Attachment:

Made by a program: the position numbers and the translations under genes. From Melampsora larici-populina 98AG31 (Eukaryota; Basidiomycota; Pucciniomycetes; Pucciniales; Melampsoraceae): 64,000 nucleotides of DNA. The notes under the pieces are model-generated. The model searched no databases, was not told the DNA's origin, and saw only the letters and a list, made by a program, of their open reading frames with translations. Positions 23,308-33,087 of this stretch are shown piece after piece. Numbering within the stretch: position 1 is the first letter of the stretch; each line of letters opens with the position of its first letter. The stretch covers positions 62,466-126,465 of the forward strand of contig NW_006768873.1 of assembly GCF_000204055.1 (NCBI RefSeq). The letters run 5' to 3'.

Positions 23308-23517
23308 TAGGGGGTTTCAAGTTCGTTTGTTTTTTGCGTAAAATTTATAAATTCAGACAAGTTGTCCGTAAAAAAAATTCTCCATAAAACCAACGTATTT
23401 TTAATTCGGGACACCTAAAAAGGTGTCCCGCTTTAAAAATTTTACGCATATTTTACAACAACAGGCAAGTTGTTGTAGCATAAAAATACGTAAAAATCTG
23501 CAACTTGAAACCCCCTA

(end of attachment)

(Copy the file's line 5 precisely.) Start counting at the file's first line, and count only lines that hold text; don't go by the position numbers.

23501 CAACTTGAAACCCCCTA